When a friend in his thirties came up to me at a party the other day and said, “I have a question about fun,” I knew he wasn’t going to ask about whether the word could be used as an adjective. That would be like asking if iced tea could be used as a beverage. Writing in The Atlantic Monthly in 1997, Barbara Wallraff described Steven Pinker as remarking that “he can tell whether people are under or over thirty years old by whether they’re willing to accept fun as a full-fledged adjective.” Today that translates to over or under 47, which seems about right.
Indeed, my friend’s question concerned a nuance: he had read a post on the Grammarist blog about the merits of the comparative forms funner and more fun, and wanted to know my thoughts. Before I tell you my answer, a little background.
Fun‘s move from noun to adjective is a complicated story. The best discussion I’ve seen is a 2008 blog post by Neal Whitman, who suggests that the word’s shiftiness stemmed in part from its originally being used as both an attributive noun (like baseball in “baseball game”) and a predicate nominative (like Penn State in “We are Penn State“). For several decades in the mid-20th century, the word occupied a sort of no man’s land between noun and adjective, as in a 1946 quote from Time cited by Merriam-Webster’s Dictionary of English Usage: “This language problem has its fun side, too.” The Boston Globe columnist Jan Freeman discovered that Rose Franken, a popular novelist and playwright in the ’40s and ’50s, was peculiarly fond of this use of the word, referring to “fun ideas,” “fun evenings,” and “fun times.”
But it seems that the indisputably adjectival use picked up steam in the years before and after 1960 (that is, about seven years before the birth of Steven Pinker’s oldest fun-accepter). Whitman cites a 1962 John Algeo article from American Speech saying that the progress of the adjective form “needs watching. We can surely expect to find pure intensifiers used with it: a very fun party is only a matter of time. We may even anticipate being told that one car is funner than another, and that will be the funnest thing of all.” Algeo appears to be trying hard to keep a straight face, but in fact, the time of very fun had already come. A 1957 edition of Road and Track contains the line “I got a laugh from a very fun gag item.”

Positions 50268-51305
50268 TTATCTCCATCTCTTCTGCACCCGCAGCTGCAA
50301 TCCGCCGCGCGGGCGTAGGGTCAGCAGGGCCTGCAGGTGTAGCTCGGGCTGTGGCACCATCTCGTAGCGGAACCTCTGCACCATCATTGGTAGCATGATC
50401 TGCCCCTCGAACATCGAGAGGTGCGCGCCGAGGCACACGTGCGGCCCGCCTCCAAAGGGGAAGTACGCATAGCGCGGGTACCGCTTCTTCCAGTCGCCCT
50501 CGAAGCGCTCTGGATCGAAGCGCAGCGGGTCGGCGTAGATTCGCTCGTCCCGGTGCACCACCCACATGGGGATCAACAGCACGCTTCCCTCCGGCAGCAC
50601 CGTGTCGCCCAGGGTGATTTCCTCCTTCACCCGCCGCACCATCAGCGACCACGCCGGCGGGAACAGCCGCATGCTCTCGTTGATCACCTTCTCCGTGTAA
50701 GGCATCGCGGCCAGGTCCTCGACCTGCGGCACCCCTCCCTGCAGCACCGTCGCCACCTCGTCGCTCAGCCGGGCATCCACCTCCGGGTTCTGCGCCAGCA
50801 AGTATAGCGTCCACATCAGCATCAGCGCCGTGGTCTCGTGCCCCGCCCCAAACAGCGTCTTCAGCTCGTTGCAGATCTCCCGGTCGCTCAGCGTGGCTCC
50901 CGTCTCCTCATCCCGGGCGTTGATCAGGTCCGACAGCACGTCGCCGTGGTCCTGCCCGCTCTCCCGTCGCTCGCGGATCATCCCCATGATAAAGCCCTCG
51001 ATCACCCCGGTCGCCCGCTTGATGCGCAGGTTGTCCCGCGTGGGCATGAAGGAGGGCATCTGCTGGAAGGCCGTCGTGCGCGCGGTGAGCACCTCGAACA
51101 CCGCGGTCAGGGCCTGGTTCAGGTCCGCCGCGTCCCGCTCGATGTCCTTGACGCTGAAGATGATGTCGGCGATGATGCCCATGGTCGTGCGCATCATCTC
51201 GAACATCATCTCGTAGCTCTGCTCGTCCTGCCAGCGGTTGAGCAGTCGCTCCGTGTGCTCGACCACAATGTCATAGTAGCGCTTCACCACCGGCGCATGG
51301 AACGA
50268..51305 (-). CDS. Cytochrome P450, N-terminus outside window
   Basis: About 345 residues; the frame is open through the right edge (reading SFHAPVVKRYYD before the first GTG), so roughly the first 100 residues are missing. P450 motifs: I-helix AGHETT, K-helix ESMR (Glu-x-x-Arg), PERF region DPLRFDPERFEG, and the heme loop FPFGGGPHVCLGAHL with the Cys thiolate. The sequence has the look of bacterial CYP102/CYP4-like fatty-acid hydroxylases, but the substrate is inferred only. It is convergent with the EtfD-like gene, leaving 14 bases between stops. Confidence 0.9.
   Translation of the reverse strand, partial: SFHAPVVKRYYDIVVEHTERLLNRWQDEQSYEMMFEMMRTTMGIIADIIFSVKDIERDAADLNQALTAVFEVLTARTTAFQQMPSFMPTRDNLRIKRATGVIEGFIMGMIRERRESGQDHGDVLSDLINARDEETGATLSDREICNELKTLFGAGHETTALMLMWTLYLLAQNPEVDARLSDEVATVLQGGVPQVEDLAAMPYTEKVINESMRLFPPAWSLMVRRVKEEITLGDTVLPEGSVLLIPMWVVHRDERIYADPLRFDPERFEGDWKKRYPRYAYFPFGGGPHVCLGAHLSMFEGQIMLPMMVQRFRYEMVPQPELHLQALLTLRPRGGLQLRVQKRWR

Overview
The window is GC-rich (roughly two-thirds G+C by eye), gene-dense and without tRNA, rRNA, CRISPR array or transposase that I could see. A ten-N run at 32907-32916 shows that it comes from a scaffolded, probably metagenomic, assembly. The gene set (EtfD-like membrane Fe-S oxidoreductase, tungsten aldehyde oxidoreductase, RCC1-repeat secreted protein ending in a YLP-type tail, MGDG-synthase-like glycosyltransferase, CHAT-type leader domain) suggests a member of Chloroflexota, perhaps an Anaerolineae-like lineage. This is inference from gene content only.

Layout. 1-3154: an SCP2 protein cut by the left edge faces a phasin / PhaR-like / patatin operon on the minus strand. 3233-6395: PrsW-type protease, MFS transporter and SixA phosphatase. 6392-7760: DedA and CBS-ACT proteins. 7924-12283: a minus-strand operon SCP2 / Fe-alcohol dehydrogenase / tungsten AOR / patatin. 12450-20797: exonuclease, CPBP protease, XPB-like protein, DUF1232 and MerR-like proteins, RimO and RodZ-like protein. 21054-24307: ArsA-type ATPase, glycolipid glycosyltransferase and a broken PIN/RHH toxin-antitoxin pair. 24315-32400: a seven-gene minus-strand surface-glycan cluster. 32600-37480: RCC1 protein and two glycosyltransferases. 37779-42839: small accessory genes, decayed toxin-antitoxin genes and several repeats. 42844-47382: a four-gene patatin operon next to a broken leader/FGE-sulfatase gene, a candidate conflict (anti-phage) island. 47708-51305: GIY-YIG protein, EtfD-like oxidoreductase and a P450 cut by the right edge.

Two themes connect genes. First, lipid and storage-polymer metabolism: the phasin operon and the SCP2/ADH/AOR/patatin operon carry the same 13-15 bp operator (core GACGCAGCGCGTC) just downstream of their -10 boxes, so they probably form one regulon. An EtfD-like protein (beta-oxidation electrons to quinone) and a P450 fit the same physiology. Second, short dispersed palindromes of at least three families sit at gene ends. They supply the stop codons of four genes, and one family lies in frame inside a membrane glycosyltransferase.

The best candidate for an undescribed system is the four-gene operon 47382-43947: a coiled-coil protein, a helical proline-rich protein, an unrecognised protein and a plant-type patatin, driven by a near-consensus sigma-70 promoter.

1n 1963, Dwight Bolinger wrote a note for American Speech beginning, “A teen-age member of my family has just perpetrated the construction which constitutes the title of this note ["It's So Fun"], thus fulfilling John Algeo’s prophecy.” In his 1972 book Degree Words, Bolinger returned to the topic, noting that fun “has received attention because the younger set accepts it almost [emphasis added] fully as an adjective, e.g. in the constructions It’s so fun!, We had a fun time, even It’s very fun.” He appends an ethnographic footnote: “The last was heard from a Radcliffe student, 25 May 1964.” Two years after that, in the middle of a New York City transit strike, Mayor John Lindsay said, “I still think it’s a fun city.” Lindsay may have been sincere, but for at least two decades after that, the sobriquet was exclusively used ironically.
The Ngram Viewer graph below shows the ascent in published work of the expressions named by Algeo and Bolinger:
I have no doubt as to why fun has caught on as an adjective with “the younger set.” It is useful. What are the alternatives to saying that an experience was “very fun”? Very entertaining. Highly enjoyable. Most amusing. See what I mean? You sound as though you’re in a drawing room with Noel Coward and Gertie Lawrence.
Getting back to my friend’s question, funner is no different in grammatical logic from so fun or very fun; the alternative, more fun, is seriously wanting as an adjectival phrase. We expect one-syllable adjectives, like dry, sad, dark, and bright, to have an -er comparative form. “Six Flags is a more fun amusement park than Disneyland” sounds stilted and odd. Funner has been held back, I believe, by one thing: It sounds like something a 6-year-old would say. In fact, it is something a 6-year-old would say, and did. His name is James, and a 1969 article about aggression in The Psychoanalytic Journal quoted him: “I like to sleep in the dark because it is funner (sic). I pretend I am scared to fool my brother. I tell him a monster is in the room, and he runs to Mama and says a monster is in the room, but then she turns on the light, and she is surprised, and he is surprised, and I fooled them.”
Today, of course, funner requires no “(sic).” And people older than 47 have started to accept adjectival fun. It makes so much sense that Changing Usage Impulse makes us want to say it, and more and more of us do. Neal Whitman’s 2008 post was occasioned by a statement by Steve Jobs (born in 1955) that he was introducing “the funnest iPod ever.” In January, The New York Times had this in an article about Louisiana Senator Mary Landrieu (also born in 1955): “A campaign tracker from the conservative group America Rising PAC filmed her conversations. ‘Very fun,’ she deadpanned.”
But there are and will always be holdouts. Whitman closed by noting, “So fun, how fun, very fun, funner, and funnest are much more sensible [than traditional forms]. But I still can’t bring myself to say them.” Since more than five years have passed since he wrote that, I sent him a message asking if he had come round to using those constructions. His reply: